United National Movement’s Chair Nika Melia, Political Council Chair, MP Koba Nakopia, lawmaker Eka Kherkheulidze and ex-President Giorgi Margvelashvili (2013-2018) are on a visit to Ukraine.
The delegation, which unexpectedly reported its arrival on April 15, has visited the town of Bucha, the site of alleged mass atrocities by Russia, as well as the capital, Kyiv to meet Verkhovna Rada members.
“We have not visited these cities only to say that what Russia is doing is genocide,” Melia told reporters in Bucha. “We want to kindle the faith, the emotion that Ukraine will win.”
“Ukraine has already become a symbol of fighting against sadism, evil, and cruelty, but in a short time, Ukraine will become a symbol of victory over this cruelty, savagery, and evil,” he asserted.
Meanwhile, Ex-President Margvelashvili said late on April 18 that the trip was motivated by “the common spirit, common emotion that unites Georgian society, which is standing with Ukraine.”
Margvelashvili also dubbed Russia’s brutal invasion of Ukraine in a political context “a genocide.”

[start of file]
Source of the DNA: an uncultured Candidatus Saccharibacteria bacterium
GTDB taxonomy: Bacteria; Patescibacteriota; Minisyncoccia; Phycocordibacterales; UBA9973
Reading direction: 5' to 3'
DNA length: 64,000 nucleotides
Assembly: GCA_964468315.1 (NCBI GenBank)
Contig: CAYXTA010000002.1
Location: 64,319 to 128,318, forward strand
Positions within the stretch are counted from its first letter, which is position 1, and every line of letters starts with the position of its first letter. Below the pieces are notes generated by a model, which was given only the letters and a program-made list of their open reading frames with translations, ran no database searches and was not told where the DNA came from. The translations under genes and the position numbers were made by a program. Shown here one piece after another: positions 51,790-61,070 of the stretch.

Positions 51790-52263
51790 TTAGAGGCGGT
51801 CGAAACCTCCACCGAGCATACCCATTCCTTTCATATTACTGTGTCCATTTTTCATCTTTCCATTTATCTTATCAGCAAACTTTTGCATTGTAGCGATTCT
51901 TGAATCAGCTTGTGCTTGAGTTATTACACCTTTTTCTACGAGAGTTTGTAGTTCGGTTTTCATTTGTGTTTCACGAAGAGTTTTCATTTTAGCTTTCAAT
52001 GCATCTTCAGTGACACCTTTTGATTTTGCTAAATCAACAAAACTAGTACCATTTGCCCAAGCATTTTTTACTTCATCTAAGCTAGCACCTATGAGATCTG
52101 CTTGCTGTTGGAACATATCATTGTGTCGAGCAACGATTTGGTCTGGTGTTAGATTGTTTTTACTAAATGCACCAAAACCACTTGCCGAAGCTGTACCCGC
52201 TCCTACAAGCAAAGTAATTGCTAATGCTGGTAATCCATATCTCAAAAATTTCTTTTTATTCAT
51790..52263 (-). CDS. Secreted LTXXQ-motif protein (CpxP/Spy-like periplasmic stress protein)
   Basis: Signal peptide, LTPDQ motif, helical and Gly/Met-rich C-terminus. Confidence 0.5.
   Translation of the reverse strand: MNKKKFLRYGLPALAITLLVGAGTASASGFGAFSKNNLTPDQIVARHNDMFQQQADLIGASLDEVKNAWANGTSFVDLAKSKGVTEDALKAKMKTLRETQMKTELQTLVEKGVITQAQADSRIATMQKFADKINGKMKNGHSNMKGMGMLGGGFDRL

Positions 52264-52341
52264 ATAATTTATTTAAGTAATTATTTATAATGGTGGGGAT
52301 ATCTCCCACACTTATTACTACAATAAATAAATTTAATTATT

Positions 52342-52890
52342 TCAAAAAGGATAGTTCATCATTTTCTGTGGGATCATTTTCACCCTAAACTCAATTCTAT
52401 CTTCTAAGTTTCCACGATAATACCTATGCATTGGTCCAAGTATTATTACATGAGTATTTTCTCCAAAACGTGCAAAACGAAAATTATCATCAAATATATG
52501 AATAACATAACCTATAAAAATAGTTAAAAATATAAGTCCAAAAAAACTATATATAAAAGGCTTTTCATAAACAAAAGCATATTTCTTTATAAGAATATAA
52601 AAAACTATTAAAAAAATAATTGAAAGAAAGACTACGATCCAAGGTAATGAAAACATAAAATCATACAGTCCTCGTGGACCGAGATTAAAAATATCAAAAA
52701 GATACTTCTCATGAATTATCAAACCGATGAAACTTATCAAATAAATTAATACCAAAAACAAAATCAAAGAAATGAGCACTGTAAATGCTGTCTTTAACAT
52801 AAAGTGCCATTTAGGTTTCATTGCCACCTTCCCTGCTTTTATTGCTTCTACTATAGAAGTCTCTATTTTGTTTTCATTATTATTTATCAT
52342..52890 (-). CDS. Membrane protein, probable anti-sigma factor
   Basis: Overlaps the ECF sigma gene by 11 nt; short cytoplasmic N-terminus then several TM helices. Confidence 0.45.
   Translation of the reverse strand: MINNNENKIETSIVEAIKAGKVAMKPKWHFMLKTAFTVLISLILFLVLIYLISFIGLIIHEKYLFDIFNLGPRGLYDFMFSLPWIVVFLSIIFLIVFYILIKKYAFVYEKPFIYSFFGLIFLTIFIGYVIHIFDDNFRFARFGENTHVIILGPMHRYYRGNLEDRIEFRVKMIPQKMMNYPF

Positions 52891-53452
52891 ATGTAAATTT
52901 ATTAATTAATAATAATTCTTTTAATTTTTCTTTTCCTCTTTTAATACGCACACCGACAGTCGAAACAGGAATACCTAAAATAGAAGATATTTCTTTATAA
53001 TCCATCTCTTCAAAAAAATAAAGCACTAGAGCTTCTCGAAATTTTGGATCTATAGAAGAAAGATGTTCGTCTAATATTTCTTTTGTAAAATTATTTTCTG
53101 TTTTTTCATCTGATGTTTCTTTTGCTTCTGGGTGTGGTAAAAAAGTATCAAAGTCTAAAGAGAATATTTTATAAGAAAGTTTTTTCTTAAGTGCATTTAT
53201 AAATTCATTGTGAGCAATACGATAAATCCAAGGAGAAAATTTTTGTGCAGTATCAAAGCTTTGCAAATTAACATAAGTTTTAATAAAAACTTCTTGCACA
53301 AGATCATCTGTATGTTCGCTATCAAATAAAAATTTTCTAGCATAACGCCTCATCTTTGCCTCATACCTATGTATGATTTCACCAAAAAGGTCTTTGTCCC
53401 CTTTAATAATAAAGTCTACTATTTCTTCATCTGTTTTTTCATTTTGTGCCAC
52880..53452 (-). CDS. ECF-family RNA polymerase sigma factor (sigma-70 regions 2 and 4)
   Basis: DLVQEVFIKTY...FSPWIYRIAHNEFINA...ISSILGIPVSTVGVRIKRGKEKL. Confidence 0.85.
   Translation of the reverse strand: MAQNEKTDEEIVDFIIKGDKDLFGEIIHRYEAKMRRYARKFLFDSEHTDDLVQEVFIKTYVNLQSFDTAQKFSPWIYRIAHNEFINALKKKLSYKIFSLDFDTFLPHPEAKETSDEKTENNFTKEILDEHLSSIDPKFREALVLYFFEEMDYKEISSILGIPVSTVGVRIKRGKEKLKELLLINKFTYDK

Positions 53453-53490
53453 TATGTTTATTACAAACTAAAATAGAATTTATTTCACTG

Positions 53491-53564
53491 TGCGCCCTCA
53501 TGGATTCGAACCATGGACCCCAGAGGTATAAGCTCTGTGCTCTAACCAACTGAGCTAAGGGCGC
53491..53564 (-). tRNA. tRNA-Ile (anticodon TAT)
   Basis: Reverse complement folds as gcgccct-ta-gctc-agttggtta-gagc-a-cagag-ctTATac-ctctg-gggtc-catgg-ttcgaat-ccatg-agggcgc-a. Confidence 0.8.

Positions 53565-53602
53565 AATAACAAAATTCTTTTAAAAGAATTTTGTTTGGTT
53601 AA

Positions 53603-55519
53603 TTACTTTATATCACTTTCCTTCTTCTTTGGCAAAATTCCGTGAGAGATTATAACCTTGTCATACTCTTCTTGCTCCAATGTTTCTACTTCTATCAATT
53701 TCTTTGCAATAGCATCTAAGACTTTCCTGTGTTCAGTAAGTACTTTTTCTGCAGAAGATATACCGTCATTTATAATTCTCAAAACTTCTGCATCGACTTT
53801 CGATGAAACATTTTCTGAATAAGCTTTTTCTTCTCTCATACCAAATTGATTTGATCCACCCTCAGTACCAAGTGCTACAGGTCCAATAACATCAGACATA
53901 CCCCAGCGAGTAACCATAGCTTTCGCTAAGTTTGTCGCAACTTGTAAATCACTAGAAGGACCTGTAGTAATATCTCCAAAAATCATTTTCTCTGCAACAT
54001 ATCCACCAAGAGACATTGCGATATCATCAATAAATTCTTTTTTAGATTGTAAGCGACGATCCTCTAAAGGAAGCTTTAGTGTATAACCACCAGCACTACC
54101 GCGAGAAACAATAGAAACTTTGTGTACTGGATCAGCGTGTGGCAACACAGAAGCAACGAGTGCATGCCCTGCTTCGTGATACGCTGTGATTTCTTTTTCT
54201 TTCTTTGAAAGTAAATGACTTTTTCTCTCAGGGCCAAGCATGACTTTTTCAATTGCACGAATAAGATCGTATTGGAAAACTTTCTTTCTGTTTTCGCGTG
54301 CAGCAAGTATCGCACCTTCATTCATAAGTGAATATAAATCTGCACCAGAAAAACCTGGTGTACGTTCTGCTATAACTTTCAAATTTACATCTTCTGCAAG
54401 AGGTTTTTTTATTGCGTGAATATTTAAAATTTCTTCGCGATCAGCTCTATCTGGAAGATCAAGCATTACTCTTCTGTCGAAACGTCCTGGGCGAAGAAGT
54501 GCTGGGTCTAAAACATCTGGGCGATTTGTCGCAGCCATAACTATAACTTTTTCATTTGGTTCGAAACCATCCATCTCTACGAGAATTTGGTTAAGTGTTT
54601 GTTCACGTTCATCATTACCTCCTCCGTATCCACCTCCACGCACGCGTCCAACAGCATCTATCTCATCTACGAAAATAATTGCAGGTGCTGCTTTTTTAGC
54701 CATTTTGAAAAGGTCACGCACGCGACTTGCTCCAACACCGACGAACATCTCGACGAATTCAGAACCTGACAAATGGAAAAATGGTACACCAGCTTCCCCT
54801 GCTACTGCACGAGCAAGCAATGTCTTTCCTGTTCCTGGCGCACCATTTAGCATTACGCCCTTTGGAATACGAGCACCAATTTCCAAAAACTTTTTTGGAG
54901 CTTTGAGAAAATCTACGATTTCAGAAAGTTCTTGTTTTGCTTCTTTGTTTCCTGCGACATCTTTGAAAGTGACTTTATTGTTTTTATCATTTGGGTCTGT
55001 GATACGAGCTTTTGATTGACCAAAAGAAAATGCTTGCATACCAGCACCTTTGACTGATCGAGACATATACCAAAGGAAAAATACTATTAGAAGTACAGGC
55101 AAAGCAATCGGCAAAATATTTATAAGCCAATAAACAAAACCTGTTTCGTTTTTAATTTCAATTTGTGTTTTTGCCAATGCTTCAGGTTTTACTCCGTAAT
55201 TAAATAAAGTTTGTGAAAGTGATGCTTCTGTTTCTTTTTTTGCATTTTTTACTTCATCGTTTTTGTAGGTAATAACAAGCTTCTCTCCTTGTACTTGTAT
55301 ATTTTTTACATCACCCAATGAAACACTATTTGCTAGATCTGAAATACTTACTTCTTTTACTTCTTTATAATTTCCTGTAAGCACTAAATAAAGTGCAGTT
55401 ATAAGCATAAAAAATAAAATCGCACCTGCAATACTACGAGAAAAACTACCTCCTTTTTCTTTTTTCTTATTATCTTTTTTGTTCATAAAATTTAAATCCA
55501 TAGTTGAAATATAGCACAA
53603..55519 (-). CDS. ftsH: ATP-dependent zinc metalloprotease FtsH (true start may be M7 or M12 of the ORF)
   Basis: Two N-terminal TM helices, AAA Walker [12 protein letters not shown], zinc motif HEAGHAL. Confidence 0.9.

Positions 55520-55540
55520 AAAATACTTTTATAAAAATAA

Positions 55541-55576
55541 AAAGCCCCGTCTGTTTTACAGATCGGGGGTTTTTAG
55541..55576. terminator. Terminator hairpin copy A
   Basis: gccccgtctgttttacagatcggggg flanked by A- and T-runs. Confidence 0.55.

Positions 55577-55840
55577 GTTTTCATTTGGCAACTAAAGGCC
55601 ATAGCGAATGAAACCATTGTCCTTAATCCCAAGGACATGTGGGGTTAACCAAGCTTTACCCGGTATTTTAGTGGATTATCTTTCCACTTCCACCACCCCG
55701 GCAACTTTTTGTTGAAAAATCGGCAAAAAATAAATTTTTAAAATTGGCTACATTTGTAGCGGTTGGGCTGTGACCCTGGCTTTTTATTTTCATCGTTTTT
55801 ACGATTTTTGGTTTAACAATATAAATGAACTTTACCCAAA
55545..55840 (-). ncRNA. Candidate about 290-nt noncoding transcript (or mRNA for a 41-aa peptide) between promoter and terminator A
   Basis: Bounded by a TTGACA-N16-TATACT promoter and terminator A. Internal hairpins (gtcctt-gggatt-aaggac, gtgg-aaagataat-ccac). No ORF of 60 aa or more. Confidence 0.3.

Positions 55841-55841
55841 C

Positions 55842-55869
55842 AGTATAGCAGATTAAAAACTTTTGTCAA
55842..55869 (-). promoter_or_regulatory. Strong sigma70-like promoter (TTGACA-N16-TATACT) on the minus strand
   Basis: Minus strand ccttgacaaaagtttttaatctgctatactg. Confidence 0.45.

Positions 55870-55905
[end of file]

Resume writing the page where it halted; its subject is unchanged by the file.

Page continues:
The secretly conceived trip to Ukraine drew criticism from both UNM’s fellow opposition parties as well as government-critical TV Pirveli.
Chief of TV Pirveli’s News Service, Nodar Meladze said on April 16 that UNM leadership “hid” the visit from his network. “This is the first instance when the opposition withholds information from critical media, free of all political influences.”
Meladze argued that previously Prime Minister Irakli Garibashvili and Deputy PM, Culture Minister Tea Tsulukiani had resorted to such practices. “It does not matter who does this, be it the opposition or the government, it is important for critical media and any journalist to have the possibility to receive and disseminate information,” he stressed.
Meanwhile, opposition lawmakers slammed the UNM over its decision to turn down the opportunity to join the multipartisan delegation to Ukraine, instead opting to visit separately. Vice-Speaker Levan Ioseliani of the Citizens Party said the largest opposition group had chosen to pursue its “narrow party interests.”
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